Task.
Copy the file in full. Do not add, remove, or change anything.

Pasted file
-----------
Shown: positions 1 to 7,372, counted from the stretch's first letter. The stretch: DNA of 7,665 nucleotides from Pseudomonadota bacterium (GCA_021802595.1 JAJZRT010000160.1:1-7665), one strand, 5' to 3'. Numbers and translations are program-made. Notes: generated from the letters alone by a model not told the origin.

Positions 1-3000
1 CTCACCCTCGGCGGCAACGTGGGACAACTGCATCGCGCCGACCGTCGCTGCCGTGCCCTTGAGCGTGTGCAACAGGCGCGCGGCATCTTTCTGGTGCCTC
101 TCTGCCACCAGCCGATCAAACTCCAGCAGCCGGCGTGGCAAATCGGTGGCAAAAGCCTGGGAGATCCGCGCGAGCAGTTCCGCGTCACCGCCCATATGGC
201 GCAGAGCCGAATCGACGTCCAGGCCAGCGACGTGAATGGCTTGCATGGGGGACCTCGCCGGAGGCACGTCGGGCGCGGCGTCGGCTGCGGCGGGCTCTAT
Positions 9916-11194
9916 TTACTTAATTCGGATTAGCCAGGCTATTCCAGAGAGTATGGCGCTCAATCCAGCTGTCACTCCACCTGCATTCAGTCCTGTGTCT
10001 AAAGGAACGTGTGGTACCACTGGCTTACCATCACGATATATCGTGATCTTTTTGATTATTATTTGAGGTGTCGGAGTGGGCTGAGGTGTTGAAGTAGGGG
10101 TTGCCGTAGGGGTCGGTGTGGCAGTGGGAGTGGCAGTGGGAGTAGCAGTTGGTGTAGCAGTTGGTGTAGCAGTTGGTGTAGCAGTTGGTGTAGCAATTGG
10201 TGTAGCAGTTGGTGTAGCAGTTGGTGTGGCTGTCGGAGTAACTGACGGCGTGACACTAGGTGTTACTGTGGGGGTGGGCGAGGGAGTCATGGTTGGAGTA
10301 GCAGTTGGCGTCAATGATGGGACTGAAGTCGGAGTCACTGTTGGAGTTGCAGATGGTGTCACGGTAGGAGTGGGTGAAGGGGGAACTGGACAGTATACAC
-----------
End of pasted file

Shown: positions 1 to 7,372, counted from the stretch's first letter. The stretch: DNA of 7,665 nucleotides from Pseudomonadota bacterium (GCA_021802595.1 JAJZRT010000160.1:1-7665), one strand, 5' to 3'. Numbers and translations are program-made. Notes: generated from the letters alone by a model not told the origin.

Positions 1-3000
1 CTCACCCTCGGCGGCAACGTGGGACAACTGCATCGCGCCGACCGTCGCTGCCGTGCCCTTGAGCGTGTGCAACAGGCGCGCGGCATCTTTCTGGTGCCTC
101 TCTGCCACCAGCCGATCAAACTCCAGCAGCCGGCGTGGCAAATCGGTGGCAAAAGCCTGGGAGATCCGCGCGAGCAGTTCCGCGTCACCGCCCATATGGC
201 GCAGAGCCGAATCGACGTCCAGGCCAGCGACGTGAATGGCTTGCATGGGGGACCTCGCCGGAGGCACGTCGGGCGCGGCGTCGGCTGCGGCGGGCTCTAT
Positions 9916-11194
9916 TTACTTAATTCGGATTAGCCAGGCTATTCCAGAGAGTATGGCGCTCAATCCAGCTGTCACTCCACCTGCATTCAGTCCTGTGTCT
10001 AAAGGAACGTGTGGTACCACTGGCTTACCATCACGATATATCGTGATCTTTTTGATTATTATTTGAGGTGTCGGAGTGGGCTGAGGTGTTGAAGTAGGGG
10101 TTGCCGTAGGGGTCGGTGTGGCAGTGGGAGTGGCAGTGGGAGTAGCAGTTGGTGTAGCAGTTGGTGTAGCAGTTGGTGTAGCAGTTGGTGTAGCAATTGG
10201 TGTAGCAGTTGGTGTAGCAGTTGGTGTGGCTGTCGGAGTAACTGACGGCGTGACACTAGGTGTTACTGTGGGGGTGGGCGAGGGAGTCATGGTTGGAGTA
10301 GCAGTTGGCGTCAATGATGGGACTGAAGTCGGAGTCACTGTTGGAGTTGCAGATGGTGTCACGGTAGGAGTGGGTGAAGGGGGAACTGGACAGTATACAC